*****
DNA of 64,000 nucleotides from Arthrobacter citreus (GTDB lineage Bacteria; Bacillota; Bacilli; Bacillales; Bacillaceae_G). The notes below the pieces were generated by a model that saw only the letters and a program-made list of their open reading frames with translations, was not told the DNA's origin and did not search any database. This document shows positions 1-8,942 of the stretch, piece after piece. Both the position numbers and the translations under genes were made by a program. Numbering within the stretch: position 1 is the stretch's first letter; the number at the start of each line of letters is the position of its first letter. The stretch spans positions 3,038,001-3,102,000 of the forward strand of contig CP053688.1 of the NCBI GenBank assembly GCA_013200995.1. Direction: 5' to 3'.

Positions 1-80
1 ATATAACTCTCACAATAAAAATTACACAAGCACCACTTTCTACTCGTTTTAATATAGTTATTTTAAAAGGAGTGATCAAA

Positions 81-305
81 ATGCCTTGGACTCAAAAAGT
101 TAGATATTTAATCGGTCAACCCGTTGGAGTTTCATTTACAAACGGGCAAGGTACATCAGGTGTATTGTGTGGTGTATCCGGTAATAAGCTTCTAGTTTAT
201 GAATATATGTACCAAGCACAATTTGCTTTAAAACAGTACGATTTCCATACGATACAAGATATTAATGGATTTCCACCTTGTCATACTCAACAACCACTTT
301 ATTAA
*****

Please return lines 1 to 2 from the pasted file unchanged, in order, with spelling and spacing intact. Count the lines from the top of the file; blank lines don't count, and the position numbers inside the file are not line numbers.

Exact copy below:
DNA of 64,000 nucleotides from Arthrobacter citreus (GTDB lineage Bacteria; Bacillota; Bacilli; Bacillales; Bacillaceae_G). The notes below the pieces were generated by a model that saw only the letters and a program-made list of their open reading frames with translations, was not told the DNA's origin and did not search any database. This document shows positions 1-8,942 of the stretch, piece after piece. Both the position numbers and the translations under genes were made by a program. Numbering within the stretch: position 1 is the stretch's first letter; the number at the start of each line of letters is the position of its first letter. The stretch spans positions 3,038,001-3,102,000 of the forward strand of contig CP053688.1 of the NCBI GenBank assembly GCA_013200995.1. Direction: 5' to 3'.

Positions 1-80